Photography: During the Science Café, we may capture photos that will solely be used for the aims of the Clinical and Translational Science Institute and Community Engagement.
Videotaping: During the Science Café, we may capture video of the presentation and a selection of interactions between the audience and speaker. The video may be posted on various web resources, in presentations, or other educational opportunities that will solely be used for the aims of the Clinical and Translational Science Institute and Community Engagement.
Broadcasting: During the Science Café, we may stream the presentation and interactions between the audience and speaker. Only those in attendance (speaker and audience) will be able to view the interactions.
By attending the Science Cafe, your consent for photos, videos, or broadcasting is implied. If you do not wish to be in photos, videos, or broadcasting please inform a staff or faculty member when checking in at the registration table.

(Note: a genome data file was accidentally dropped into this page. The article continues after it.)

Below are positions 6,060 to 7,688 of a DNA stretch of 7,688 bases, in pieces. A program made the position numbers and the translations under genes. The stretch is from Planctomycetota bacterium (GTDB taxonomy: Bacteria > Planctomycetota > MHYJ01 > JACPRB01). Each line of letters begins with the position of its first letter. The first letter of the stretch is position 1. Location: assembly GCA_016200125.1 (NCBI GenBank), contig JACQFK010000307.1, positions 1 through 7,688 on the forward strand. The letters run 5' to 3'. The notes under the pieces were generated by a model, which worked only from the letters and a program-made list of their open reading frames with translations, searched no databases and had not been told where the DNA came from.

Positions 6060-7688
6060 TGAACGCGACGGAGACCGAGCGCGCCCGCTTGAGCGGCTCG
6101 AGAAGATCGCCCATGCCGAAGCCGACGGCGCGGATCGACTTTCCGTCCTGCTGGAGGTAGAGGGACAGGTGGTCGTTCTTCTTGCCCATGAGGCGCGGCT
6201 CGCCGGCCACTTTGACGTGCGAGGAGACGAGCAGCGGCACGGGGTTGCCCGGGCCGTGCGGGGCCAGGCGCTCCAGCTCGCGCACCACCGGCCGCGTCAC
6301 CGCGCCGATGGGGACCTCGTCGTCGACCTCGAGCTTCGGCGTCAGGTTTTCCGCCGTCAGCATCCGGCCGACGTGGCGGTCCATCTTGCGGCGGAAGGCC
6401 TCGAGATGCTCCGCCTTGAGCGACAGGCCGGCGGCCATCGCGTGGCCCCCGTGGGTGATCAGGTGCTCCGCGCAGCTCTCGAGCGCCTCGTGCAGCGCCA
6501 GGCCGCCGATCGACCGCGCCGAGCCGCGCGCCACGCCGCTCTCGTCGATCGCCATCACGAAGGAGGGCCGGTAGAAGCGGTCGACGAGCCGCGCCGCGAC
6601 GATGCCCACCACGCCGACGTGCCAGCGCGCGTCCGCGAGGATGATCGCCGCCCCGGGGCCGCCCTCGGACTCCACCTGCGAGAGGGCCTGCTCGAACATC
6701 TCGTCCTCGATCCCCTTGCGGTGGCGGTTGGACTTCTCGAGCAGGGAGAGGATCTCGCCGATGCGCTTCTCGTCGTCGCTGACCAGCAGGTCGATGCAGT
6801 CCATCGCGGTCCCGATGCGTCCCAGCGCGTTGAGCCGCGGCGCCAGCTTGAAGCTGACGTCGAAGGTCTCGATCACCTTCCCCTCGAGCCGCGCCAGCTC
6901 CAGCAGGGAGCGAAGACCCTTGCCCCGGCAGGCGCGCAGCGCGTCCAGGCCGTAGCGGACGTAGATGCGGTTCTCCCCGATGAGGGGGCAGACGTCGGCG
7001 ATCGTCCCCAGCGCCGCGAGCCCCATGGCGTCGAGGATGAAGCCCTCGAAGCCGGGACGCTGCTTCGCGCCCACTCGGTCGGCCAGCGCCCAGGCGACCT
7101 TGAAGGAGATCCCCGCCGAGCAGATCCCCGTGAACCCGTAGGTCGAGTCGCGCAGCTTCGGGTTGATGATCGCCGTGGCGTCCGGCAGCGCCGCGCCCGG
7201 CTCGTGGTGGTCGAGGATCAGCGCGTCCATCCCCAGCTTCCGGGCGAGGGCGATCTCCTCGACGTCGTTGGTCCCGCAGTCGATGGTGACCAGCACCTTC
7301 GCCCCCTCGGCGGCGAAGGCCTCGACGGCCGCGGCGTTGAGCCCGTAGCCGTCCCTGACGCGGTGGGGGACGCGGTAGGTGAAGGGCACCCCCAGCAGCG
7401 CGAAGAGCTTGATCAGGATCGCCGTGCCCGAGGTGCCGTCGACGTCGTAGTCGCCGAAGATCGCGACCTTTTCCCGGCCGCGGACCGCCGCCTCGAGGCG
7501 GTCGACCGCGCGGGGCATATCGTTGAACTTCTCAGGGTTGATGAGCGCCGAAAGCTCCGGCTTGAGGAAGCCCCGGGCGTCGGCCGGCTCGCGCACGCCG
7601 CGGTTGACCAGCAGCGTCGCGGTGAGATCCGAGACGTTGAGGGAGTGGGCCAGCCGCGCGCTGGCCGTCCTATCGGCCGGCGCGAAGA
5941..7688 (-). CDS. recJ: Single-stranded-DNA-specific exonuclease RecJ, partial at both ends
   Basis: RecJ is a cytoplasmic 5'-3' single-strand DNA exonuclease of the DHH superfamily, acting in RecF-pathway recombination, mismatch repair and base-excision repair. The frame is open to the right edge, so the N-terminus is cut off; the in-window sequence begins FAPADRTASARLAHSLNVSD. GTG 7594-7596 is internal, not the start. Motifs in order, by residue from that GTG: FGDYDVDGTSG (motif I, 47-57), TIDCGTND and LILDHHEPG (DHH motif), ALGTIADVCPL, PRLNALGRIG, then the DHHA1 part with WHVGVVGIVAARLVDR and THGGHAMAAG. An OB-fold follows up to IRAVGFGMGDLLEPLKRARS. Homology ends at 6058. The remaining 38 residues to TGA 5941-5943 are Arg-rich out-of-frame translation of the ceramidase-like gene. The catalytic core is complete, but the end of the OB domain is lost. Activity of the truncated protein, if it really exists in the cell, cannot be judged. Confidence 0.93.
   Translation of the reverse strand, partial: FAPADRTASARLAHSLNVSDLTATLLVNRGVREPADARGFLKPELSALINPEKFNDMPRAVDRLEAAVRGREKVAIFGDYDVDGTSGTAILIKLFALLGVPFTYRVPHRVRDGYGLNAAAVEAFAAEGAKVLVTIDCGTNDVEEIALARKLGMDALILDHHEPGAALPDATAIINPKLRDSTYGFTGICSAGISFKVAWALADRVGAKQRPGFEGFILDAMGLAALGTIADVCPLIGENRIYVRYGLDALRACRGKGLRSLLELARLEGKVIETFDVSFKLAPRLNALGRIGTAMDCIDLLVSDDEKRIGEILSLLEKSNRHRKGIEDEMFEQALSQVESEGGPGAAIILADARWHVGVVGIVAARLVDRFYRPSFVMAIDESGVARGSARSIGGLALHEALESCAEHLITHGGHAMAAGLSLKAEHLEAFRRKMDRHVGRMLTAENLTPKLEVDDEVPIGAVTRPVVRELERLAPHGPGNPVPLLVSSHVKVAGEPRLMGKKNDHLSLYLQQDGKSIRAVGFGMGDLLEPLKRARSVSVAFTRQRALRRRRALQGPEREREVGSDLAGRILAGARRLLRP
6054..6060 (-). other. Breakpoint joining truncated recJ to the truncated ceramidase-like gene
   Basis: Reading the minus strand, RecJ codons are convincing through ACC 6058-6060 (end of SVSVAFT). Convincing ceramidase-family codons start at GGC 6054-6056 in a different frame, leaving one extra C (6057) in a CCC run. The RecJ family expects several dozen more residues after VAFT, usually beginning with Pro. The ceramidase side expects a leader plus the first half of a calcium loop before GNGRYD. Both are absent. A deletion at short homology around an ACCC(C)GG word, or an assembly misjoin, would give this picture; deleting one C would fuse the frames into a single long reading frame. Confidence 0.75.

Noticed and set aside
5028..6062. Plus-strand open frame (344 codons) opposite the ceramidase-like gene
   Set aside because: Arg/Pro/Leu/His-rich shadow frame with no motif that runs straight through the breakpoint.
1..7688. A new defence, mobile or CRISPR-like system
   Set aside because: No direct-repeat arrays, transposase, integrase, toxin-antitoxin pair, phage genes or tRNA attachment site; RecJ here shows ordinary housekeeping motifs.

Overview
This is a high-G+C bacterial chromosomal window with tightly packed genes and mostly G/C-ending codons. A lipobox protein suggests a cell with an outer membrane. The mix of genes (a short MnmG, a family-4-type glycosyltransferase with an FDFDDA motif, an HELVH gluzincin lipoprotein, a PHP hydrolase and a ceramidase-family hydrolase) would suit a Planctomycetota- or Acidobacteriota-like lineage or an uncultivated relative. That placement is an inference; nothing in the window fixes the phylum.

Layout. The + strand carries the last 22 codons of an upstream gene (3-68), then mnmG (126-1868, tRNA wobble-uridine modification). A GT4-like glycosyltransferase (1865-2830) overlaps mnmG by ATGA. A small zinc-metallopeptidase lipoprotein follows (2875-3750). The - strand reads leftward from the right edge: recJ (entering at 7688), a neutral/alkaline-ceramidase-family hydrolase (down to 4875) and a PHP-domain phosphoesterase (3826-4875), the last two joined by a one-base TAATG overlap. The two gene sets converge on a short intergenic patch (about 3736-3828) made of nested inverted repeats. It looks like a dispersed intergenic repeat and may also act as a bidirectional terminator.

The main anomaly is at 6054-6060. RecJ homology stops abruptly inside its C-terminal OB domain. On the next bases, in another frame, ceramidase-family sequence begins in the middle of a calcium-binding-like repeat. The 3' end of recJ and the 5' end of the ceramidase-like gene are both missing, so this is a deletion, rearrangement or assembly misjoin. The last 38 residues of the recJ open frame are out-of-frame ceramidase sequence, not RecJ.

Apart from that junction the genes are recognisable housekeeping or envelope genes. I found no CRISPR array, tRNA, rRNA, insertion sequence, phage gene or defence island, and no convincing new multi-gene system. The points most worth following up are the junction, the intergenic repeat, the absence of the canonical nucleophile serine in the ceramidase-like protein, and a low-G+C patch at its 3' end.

Publication or White Paper: The themes that come from the Science Cafe could be used in possible future publications or white papers. No direct quotations or identifiable information will be used for publication.
Our foundation is built on two specific concepts: health literacy and scientific literacy.
We choose to define health literacy as the degree to which individuals have the capacity to obtain, process, and understand basic health information and services needed to make appropriate health decisions.1 And scientific literacy as the knowledge and understanding of scientific concepts and processes required for personal decision making, participation in civic and cultural affairs, and economic productivity.2
1 Ratzan SC, Parker RM. 2000. Introduction. In: National Library of Medicine Current Bibilographies in Medicine: Health Literacy. Selden CT, Zorn M, Ratzan SC, Parker RM, Editors. NLM Pub. No. CBM 2000-1. Bethesda, MD: National Institutes of Health, U.S. Department of Health and Human Services.
2 National Science Education Standards, pg. 22 http://www.nap.edu/readingroom/books/nses assessed on 1/14/2013.
Science Cafés are supported by the CTSI Community Engagement Program within the Institute for Health and Society and is funded in part by Advancing a Healthier Wisconsin Research and Education Initiative Fund, a component of the Advancing a Healthier Wisconsin endowment at the Medical College of Wisconsin.